Agrifood technology VC Anterra Capital has extended its first fund by $75 million to $200 million in total, making it the largest single dedicated agtech fund in the world. The additional funds came from existing LPs, including Dutch global food and agriculture bank Rabobank, and Eight Roads, the proprietary capital arm of global investment house Fidelity International.
Managing partner Adam Anders told AgFunderNews that when discussing a second fund — the first fund originally closed in March 2016 — LPs suggested that Anders “not lose momentum” and offered to increase their allocations.
Anders said that the new funding comes with a widened view of what kind of investments a sector-specific VC should be making and where agrifood innovation will come from.
“We’re seeing increasingly exciting opportunities coming from proven areas of science and technology from outside the food and ag value chain,” said Anders.
He mentioned robotics, software and digital ag, as well as biotech as examples of where talent and innovation not strictly created for food and agriculture can be brought to bear.
“It’s a maturing of Anterra. We’ve been extremely focused on developing our food and agriculture networks and relationships since 2009, and we now see the opportunity to increasingly bring non-agtech leaders into our sector,” he said. “Quite frankly, they’re coming anyway. Look at the activities of Microsoft, Amazon, Alibaba, IBM. We’re increasingly going to see those sort of companies playing a role and we’re going to encourage that.”
For agriculture biotech specifically, Anders said that the structure of the startup ecosystem is proceeding in line with how more mature sectors have developed, wherein innovation is all but officially externalized by corporates, who turn to entrepreneurs to bear the expense of developing new active ingredients, molecules, and treatments.
“We are leveraging the learnings from the biotech playbook so we can do it better in food and ag,” Anders explained.
Fintech as well, which is increasingly creeping into agtech startups’ offering, is a category of investment where solutions for growers can come from outside the agrifood industry, said Anders. “We’re going to see crossover into other verticals, for example, in agtech and fintech. Is the next agtech breakthrough on the finance side going to be a pure-play agriculture company or is it going to be something with expertise in general fintech?”
All this is to say that Anders sees a new role for the agrifood tech-focused VC.
“It’s not that we’re going to invest in non-agtech businesses and drag them to our sector,” he explains. “We don’t think the role of the specialist is to dominate the sector and own everything but to be the melting pot — to bring outside investors and experts in as well.”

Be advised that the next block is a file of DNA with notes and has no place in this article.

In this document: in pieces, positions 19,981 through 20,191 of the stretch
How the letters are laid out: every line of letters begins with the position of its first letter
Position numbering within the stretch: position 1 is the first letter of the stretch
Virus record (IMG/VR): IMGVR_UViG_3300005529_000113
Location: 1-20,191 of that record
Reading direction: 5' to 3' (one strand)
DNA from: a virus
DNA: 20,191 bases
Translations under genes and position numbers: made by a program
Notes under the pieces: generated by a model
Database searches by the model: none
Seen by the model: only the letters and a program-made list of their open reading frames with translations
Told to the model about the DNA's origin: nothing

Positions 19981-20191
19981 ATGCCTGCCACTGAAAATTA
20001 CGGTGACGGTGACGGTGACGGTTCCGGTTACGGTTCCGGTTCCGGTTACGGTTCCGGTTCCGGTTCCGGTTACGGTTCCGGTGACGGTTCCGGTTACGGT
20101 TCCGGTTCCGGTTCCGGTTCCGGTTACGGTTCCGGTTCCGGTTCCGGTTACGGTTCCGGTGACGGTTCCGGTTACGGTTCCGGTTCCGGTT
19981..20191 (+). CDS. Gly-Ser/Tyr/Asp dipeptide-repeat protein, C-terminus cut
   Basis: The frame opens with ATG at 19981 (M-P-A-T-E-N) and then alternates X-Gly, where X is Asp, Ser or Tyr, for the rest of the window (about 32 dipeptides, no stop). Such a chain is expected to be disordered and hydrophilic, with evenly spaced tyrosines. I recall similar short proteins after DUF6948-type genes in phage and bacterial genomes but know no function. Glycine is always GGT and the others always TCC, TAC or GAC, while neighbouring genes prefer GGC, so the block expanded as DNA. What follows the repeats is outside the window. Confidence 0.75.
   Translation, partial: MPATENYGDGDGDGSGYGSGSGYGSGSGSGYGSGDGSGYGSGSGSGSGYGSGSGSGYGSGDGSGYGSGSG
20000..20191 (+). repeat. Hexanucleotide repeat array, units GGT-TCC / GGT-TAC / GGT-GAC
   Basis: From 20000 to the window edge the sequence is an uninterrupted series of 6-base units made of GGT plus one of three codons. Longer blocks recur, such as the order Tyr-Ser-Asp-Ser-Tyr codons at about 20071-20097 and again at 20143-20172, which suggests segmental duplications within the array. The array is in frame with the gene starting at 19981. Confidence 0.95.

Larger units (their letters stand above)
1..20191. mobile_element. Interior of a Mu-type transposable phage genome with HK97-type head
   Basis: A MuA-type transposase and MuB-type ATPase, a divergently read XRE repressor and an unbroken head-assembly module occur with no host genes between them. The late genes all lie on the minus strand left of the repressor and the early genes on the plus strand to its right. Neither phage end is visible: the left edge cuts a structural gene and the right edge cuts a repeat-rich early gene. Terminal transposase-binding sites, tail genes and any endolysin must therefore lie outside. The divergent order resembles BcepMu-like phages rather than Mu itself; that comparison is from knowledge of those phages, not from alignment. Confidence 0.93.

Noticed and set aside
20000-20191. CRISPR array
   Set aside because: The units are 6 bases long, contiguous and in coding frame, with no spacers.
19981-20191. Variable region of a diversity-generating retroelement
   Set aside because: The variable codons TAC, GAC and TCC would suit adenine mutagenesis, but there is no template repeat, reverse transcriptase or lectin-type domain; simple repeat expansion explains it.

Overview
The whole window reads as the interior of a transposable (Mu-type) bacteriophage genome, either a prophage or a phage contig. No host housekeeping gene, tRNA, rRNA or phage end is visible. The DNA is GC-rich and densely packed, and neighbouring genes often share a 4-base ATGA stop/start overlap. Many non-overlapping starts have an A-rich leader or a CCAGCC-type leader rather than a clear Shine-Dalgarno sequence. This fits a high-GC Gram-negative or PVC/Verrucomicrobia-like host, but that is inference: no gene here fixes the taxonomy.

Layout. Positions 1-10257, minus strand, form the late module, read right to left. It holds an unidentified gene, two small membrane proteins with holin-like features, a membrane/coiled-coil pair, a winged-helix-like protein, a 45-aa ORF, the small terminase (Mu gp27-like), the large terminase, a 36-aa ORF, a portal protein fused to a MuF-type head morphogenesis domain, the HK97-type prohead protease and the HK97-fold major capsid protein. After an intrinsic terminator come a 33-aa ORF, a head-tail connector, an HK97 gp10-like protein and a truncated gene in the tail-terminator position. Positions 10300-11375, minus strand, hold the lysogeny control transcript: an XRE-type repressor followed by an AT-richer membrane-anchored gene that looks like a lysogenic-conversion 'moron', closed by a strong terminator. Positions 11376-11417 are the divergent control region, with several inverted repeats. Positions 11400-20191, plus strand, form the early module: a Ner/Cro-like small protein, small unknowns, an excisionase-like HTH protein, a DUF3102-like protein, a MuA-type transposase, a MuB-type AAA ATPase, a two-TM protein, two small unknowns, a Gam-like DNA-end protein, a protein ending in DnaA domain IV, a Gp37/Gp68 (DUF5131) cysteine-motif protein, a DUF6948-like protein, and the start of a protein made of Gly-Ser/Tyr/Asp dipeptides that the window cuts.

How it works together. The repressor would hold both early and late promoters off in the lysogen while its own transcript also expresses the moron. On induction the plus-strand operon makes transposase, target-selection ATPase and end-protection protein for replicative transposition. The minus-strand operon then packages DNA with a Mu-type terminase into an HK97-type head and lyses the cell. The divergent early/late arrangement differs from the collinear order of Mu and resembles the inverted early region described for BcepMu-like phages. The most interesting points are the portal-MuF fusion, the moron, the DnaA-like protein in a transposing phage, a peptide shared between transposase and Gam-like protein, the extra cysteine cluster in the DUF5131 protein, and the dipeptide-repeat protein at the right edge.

In 2017, Anterra made two publicized investments. It led Farmobile’s $18 million Series B round and a $23.5 million Series B for Agrimetis.
Since extending the fund, Anterra has made three, previously unannounced, investments, one of which is a company that Anterra founded internally.
Anterra invested in Agriconomie, a French agribusiness marketplace for farmers and their suppliers with advanced logistics capabilities and a streamlined value chain that removes some of the mark-up for growers.
The firm made a follow-on investment in Voltea, a low-cost water technology capable of desalinating water in applications from the farm to consumers’ homes.
The startup founded by Anterra is Enko Chem, a crop protection chemicals startup. Enko Chem is helmed by Anterra venture partner Jacqueline Heard, with Tom Meade, formerly Dow AgroSciences global seeds discovery research leader, recently joining as CSO. The company is based in Boston, where Anterra opened a second office in 2016.
In addition to Anterra’s expressed evolution toward a more inclusive and expansive view of agtech, the firm’s new hires may be a good place to start making predictions about the company’s future. In the past year, the firm has hired Dan Harburg, a robotics expert with previously of the startup Soft Robotics along with Axel Wehr, who joins the firm from Bain Capital by way of Firestartr, a London based seed-stage investment firm. Wehr’s expertise is in software and e-commerce.
Anterra is also beefing up its animal agriculture bonafides, hiring Michelle Haven and Juergen Horn as special advisors. Haven comes from global animal health firm Zoetis while Juergen has held senior executive positions at Nexvet Biopharma (acquired by Zoetis in 2017), Novartis Animal Health (acquired by Elanco in 2015) and Elanco.
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